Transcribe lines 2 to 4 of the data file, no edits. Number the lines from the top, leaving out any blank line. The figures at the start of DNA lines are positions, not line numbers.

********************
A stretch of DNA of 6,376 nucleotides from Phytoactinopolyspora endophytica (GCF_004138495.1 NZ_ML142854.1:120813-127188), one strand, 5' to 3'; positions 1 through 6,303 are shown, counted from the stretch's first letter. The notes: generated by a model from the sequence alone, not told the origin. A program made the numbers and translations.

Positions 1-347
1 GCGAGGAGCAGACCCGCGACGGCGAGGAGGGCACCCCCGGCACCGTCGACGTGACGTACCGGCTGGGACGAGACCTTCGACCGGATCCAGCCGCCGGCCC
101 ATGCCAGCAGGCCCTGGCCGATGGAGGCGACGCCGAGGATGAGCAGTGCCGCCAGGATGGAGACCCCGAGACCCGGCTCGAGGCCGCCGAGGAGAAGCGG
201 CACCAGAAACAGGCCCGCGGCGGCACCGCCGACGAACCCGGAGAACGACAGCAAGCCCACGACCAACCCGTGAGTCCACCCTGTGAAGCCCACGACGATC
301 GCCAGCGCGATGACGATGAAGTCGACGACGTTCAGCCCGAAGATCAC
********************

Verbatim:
Positions 1-347
1 GCGAGGAGCAGACCCGCGACGGCGAGGAGGGCACCCCCGGCACCGTCGACGTGACGTACCGGCTGGGACGAGACCTTCGACCGGATCCAGCCGCCGGCCC
101 ATGCCAGCAGGCCCTGGCCGATGGAGGCGACGCCGAGGATGAGCAGTGCCGCCAGGATGGAGACCCCGAGACCCGGCTCGAGGCCGCCGAGGAGAAGCGG